To Raise Revenue, Raise Tobacco Taxes, Kentucky Commission Says
Kentucky may soon tell its smokers to cough up some extra cash.
The state's Blue Ribbon Commission on Tax Reform says the state should raise taxes on tobacco. The governor-appointed panel Monday (November 19) recommended the state increase its cigarette tax from 60 cents to $1 per pack, along with a proportional hike on other forms of tobacco, The Lexington Herald-Leader reports.
The move would raise an estimated $120 million in revenue and presumably help the state address its high smoking rate, cutting down on long-run health care costs.
In 2011, about 29 percent of Kentuckians said they were smokers, according to surveys by Gallup and Healthways. That was first in the nation. Kentucky is also a national leader in prevalence of diabetes and lung cancer — diseases that correlate to rates of smoking.
Many states, pressed by public health advocates, have sought to combat high smoking rates by raising taxes on tobacco, which range as high as $4.35 per pack of cigarettes in New York. Several studies have shown the method works, particularly in curbing youth smoking.
Kentucky's current cigarette tax is among the lowest in the nation. Only 10 states are lower. That includes neighboring Missouri, where voters this year narrowly defeated a ballot measure that would have increased its 17 cent tax, is easier on cigarette smokers. Missouri has the second-highest smoking rate.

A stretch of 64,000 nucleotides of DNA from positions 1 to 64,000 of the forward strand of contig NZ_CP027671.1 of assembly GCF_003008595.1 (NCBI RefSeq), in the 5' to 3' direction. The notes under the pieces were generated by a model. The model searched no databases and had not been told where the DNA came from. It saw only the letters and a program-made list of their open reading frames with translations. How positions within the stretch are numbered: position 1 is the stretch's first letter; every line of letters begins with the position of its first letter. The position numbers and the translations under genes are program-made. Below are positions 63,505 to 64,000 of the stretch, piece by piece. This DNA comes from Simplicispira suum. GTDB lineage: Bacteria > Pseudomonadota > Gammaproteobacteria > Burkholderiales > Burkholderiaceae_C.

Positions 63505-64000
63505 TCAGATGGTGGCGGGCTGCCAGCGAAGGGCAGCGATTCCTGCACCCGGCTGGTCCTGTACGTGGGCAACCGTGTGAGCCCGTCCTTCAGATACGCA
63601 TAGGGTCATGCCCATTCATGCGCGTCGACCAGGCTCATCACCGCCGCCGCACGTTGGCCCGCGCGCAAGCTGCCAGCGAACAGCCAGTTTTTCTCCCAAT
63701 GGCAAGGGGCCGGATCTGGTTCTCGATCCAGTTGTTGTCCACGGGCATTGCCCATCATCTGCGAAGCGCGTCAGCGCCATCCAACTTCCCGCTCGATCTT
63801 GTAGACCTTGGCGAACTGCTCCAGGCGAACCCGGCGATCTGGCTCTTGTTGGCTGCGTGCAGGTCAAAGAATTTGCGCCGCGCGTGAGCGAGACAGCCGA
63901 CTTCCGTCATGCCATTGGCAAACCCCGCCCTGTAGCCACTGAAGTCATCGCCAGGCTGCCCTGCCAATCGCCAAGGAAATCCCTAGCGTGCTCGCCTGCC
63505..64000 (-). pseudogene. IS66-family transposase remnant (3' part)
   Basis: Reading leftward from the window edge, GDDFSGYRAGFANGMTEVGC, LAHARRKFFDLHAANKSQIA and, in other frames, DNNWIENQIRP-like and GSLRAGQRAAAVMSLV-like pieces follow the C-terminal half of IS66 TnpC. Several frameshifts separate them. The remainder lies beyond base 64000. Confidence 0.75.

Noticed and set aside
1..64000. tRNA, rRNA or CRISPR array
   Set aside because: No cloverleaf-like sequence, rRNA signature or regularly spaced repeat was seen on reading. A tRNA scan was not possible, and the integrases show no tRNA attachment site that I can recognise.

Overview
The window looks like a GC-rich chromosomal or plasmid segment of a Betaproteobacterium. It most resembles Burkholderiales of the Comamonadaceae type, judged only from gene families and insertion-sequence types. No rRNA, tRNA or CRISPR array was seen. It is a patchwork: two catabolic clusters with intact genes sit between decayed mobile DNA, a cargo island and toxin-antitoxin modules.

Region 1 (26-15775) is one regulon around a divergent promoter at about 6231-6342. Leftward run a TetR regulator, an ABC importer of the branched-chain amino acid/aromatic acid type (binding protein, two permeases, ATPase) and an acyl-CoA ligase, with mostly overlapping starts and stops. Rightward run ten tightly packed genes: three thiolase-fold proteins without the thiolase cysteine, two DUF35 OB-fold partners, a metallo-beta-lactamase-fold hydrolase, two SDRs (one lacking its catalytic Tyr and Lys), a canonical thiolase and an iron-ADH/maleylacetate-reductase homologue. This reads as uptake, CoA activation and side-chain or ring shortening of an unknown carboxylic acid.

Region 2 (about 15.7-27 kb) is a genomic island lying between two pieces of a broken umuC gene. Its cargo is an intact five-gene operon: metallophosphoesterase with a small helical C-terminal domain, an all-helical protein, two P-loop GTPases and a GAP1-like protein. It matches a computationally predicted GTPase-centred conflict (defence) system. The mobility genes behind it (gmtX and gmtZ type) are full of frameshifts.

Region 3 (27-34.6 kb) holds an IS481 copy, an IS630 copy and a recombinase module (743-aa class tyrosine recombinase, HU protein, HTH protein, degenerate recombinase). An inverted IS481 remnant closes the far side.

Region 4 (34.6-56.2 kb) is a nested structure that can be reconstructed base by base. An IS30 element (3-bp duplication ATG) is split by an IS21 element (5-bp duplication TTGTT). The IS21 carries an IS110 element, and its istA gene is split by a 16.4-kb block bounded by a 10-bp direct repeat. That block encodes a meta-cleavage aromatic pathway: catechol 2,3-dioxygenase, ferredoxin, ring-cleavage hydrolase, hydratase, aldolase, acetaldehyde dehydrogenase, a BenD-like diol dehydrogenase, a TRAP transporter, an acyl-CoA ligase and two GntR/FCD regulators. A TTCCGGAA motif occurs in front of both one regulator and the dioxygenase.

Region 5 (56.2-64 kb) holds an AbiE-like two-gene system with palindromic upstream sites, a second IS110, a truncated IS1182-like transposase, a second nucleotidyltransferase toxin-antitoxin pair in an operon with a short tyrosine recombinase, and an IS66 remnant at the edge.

Addressing taxes on tobacco is just one of many areas of Kentucky's Blue Ribbon Commission has examined in completing its daunting assignment from Governor Steve Beshear: help lawmakers overhaul an outmoded tax code that hasn't been touched for decades.
As Stateline has reported, Kentucky's tax revenue hasn't kept up with its changing economy, a trend expected to continue in the coming years, leaving the state with a structural deficit that could force major cuts to services. If unaddressed, that gap is expected to reach $1 billion by 2020, according to a report commissioned by the state. Lawmakers have studied the problem for more than 10 years, but done little to address it.
Also on Monday, the commission recommended pursuing a constitutional amendment that would enable cities to adopt a local sales tax for limited periods of time, the Herald-Leader reports. It's something local officials have long requested.
Meanwhile, the commission rejected the idea of raising the state's 6 percent sales tax, but recommended raising a tax on utilities receipts for homeowners and business owners. The commission has also recommended changing the way pensions and social security are taxed.
It will be up to the Governor and lawmakers to decide which recommendations to push in the coming session.